Julie Doucet’s Dirty Plotte has come to be seen as one of the truly great comics to emerge from the 1990s alternative movement, and Doucet is widely considered the most important female cartoonist of the 20th century.
Praise for Julie Doucet
“[Julie Doucet is] creating some of the edgiest work about young women's lives in any medium.” Peggy Orenstein, The New York Times Magazine
“Full of their author's most intimate and painful moments, Doucet's comics bring a depth of humanity and a deadpan humor to a succession of personal calamities.” Publishers Weekly
“Doucet's artwork bursts with a passion for life...the dense, twisting art has a dreamlike innocence that is almost hypnotic.” LA Weekly
"Doucet is central to our understanding of comics as a particularly vibrant platform for telling and showcasing women's stories. Her work in the 1990s ushered in an era of comics as a feminist art form―a shift we can note throughout the past twenty years..." Hillary Chute, Artforum
“A very funny mix of reminiscences and dreams, written in exuberant, slightly dented French-inflected English.” Ms. Magazine
“The honesty is unsettling, but funny too…It's on the cutting edge.” Entertainment Weekly
"These were the things that Dirty Plotte was about: the isolation of being a driven female creative; the jealousy in personal relationships that come out of that; the ever-present push from the outside to be maternal and nurturing, but the absolute interior knowledge that that is not your way; and the incredibly shifting sense of gender that a strong, smart woman must feel in order to move about in the world." Anne Elizabeth Moore, Bitch Media
“...ferocious female sexuality.” Los Angeles New Times
“A dramatic roller-coaster ride...[it] lures you in like a cut in the mouth.” New City Chicago
“Among the younger generation of alternative comix artists, Doucet (best known for her comic book, Dirty Plotte) stands out for her engaging combination of a cartoonish style and frank realism; her postfeminist autobiographical tales are tough and self-effacing, bitchy and sweet…spunky and smart, Doucet is the true voice of grrrrl power.” Kirkus Reviews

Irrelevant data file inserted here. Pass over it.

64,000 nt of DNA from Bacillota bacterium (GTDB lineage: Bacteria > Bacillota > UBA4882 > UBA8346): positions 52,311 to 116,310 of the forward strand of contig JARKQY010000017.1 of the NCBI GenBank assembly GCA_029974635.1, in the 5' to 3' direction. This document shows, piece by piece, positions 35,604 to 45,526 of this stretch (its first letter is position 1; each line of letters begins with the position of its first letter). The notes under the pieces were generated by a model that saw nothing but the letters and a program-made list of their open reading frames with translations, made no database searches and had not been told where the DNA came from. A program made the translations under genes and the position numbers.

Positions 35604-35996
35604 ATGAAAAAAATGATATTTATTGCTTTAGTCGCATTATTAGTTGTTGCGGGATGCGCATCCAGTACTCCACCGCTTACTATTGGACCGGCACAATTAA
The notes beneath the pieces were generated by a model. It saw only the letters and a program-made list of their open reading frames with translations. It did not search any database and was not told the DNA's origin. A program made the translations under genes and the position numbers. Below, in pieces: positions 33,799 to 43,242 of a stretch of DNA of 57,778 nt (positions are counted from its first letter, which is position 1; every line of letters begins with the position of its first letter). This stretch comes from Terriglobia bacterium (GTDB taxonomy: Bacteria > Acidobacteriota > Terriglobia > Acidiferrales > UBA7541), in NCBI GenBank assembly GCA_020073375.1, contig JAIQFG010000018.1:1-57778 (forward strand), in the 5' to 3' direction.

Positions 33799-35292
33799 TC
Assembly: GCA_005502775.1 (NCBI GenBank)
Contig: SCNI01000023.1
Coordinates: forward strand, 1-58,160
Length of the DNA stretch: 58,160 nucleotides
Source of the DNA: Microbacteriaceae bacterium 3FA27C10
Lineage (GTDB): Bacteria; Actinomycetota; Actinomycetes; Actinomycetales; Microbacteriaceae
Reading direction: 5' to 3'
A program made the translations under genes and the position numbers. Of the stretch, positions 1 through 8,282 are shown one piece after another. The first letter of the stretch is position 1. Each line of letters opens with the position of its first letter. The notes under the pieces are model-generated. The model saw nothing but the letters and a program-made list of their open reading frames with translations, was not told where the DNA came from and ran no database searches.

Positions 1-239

“One of the most promising of the younger graphic novelists.” Charles McGrath, The New York Times Magazine
“Like many of her alt-comics contemporaries, Doucet eradicates any uppity delineation between art and comics.” Bust
“Julie Doucet is the female [R.] Crumb...Few artists or writers deal with the hassles and ironies of being female in such novel and bittersweet ways...[She] is a conceptual artist trapped in a cartoonist's body...finding fresh ways to channel her creative eruptions onto paper. " Joy Press, The Village Voice
Julie Doucet Biography
Julie Doucet was born on the very last day of the year in 1965, which means she was the youngest girl in all of her classes at the all-girl Catholic high school she attended in the Montreal suburb of St. Lambert. Maybe it was being a Catholic schoolgirl that gave her a rebellious streak. Her comic book series Dirty Plotte changed the landscape of alternative cartooning, offering a frank, funny, and sometimes shocking melange of dreams, diaries, and stories that Entertainment Weekly has called "id with an ink bottle." The series started as a mini comic in 1988, something Doucet was inspired to do while attending art school in Montreal. By 1989 Doucet's work had appeared in the anthology Heck! Comic Art of the Late 1980's and the next year Doucet began publishing Dirty Plotte as a regular comic book series with Drawn & Quarterly. In 1991, she won the Harvey Award for Best New Talent.
For Julie Doucet, the 1990s were characterized by a series of moves around the world that marked new changes and directions in her development. In 1991 she moved to New York City and captured the unsettling and difficult period in her Firecracker Award-winning graphic novel My New York Diary (serialized through Dirty Plotte, and collected in 1999). The next year she moved to Seattle, and her first collection of strips was published by Drawn & Quarterly as Lift Your Leg, My Fish Is Dead! In 1995, Doucet left Seattle for Berlin while D+Q published her second strip collection, My Most Secret Desire.
In 1998, Doucet moved back to Montreal, where she concluded Dirty Plotte and created a strip about urban life for a Montreal alt-weekly. D+Q published the collected graphic novella of this work, entitled The Madame Paul Affair, in 2000, after which Doucet announced that she was quitting comics to concentrate on other art forms. From these experiments emerged the breathtaking collection of engravings and prints Long Time Relationship, published by D+Q in 2001. In 2006, D+Q published a new, reworked edition of My Most Secret Desire. The following year, Doucet's visual journal chronicling her life from November 2002 to November 2003 was translated to English, re-lettered, and published by D+Q as 365 Days: A Diary.
Julie Doucet is active in the local arts community of Montreal and a visitor is just as likely to find her work hanging in a community gallery as in any of the international exhibitions she has taken part in around the world. Her post-comics artwork includes silkscreened artist's books and text-based collages, and the collection Elle-Humour was published by PictureBox in 2006. A DVD of her animated short My New New York Diary, a collaboration with filmmaker Michel Gondry, was released along with an accompanying book by PictureBox in 2010. Doucet's most recent book, Carpet Sweeper Tales, a masterful collection of collaged photo comics, was published by D+Q in 2016 to wide acclaim. The complete Dirty Plotte will be published in fall 2018.
Biography adapted from information on the website of Doucet's publisher, Drawn & Quarterly.